July 4, 2013


Yesterday a new baby arrived in the nurseryGeorgina 2. Georgina is fourteen months old and more toddler than baby. She was dressed in raggedy clothes, her face darkened by spending most of her days in the sun. She needed a thorough wash, a good meal and a new wardrobe.

This morning, her bright eyes shifted from one unfamiliar face to the next as she cried with all the strength her weak little body could muster. I watched her from the other side of the room, not sure whether she was used to white faces or if my appearance would upset her even more.

As I observed, I felt a twinge in my heart. What was that unfamiliar sensation beating dully within me?

I was happy that she was here, another precious little one to care for. Yet, even as I delighted in the surprise Kenssane homeof this new arrival, I felt uneasy. Something was gnawing at my soul – a jaded dullness that whispered almost imperceptibly, “Don’t fall in love again. You’ll have to let her go soon...”

Stunned by my own reaction, I looked at the other five playing on the floor. Kenssane, just home from the hospital after heart surgery; my heart skips a beat when I know I’m going to see her. Nercia, the brave explorer, who’ll chase me unsteadily around the room on her tiny toddler feet so long as she knows I’ll eventually snatch her up and swing her high above my head. Zecarias, dimpled giggler who falls asleep while sitting up and who loves loud, mesSheltonsy raspberries blown on his chubby neck. Aline, calm and gentle with a smile that lights up the world; she cannot crawl yet but can clap by threes. Shelton, confident and playful with those he knows but aloof observer when strangers are in the room.

Be still, my heart! These irresistible little ones have won me over.

On a day when challenges are rife and busyness is consuming, I’ll make a quick detour to the calm quiet of the nursery and catch my breath with pleasure as I walk in the gate. I’ll get down on the floor so they can climb all over me, dribbling andBabies and tias drooling, leaving tracks of runny noses on my clothes, pulling my hair, mussing me up completely and catching their fingers in my earrings. There is no better down-time.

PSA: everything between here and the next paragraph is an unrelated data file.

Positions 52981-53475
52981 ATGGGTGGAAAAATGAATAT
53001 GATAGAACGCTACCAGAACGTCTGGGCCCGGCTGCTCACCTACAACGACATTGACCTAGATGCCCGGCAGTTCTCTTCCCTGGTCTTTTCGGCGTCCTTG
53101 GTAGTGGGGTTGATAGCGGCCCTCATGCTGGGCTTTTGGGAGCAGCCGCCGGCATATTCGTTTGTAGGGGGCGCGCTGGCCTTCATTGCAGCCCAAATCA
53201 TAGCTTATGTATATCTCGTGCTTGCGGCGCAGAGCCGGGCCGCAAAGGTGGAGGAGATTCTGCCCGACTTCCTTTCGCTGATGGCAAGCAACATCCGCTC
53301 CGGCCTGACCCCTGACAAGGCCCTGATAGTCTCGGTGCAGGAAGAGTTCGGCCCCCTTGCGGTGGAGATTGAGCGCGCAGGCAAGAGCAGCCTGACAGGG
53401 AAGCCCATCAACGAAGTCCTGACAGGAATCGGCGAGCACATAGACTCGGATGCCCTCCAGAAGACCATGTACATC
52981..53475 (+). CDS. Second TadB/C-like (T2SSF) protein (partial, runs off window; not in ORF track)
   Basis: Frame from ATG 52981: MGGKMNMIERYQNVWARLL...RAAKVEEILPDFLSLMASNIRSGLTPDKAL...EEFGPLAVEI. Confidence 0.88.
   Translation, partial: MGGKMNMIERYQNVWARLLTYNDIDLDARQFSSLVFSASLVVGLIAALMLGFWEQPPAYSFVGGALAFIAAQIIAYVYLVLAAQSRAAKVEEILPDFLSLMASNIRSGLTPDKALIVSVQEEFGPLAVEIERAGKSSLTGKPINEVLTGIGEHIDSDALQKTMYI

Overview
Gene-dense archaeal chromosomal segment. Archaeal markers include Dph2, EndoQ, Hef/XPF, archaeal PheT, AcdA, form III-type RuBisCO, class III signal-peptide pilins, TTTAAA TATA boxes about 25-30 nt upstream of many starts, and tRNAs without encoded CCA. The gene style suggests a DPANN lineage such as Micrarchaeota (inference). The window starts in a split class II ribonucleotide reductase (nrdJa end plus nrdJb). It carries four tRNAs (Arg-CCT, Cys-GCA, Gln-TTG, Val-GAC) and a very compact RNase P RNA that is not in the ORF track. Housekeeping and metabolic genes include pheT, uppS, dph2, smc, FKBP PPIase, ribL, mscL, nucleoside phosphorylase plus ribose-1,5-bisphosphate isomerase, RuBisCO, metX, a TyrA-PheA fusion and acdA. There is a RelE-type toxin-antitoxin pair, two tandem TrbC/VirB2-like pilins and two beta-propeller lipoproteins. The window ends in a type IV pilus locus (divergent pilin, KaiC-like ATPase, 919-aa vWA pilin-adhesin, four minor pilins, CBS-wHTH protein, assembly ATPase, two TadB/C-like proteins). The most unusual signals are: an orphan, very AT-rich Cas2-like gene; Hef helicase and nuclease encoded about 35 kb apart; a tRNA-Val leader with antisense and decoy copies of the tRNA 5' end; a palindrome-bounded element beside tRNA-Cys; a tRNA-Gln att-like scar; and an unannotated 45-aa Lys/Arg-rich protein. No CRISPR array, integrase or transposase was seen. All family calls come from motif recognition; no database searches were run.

Each and every baby who has passed through the nursery has captured my heart, all twenty-something of them in the two years I’ve worked there. All it takes is a glance to draw me in. I cannot walk past them without a touch or a word. I can’t think of them without smiling. I cannot be near them without running my hand over a head or squeezing a ticklish thigh or kissing a cheek.

I work in the nursery only six days a month and yet it’s a highlight, a pleasure I look forward to and a break from the other jobs I do here. How blessed I am.

As I watch Georgina, I ponder Nursery 14 Feb 013the weariness within me and I think of all who’ve left the nursery. Five have returned to their extended families or been adopted; what a happy ending for them but a little part of my heart goes with them every time. Fragile Raquelina died after only a few months, never quite gaining the strength she needed to survive a desperately rough start to her life; I eased my grief by pouring extra love into her twin, Francisco. Most of our former residents now live in the Baby House: even though it’s right next door, my heart breaks a little everFaustinay time they leave.

Today I am thankful for the chance to stand back and watch. I realise that the repeating pattern of “catch and release” has left me a little weary yet I am at peace. I think of Silvia and Xadraque, of Sheila and Inercio, Kerone and Faustina and all the others who have won my heart so easily.

I know that, by the end of tomorrow, the weariness will have been overcome by a toddler’s need for love and I will have given my heart all over again, irrevocably and completely.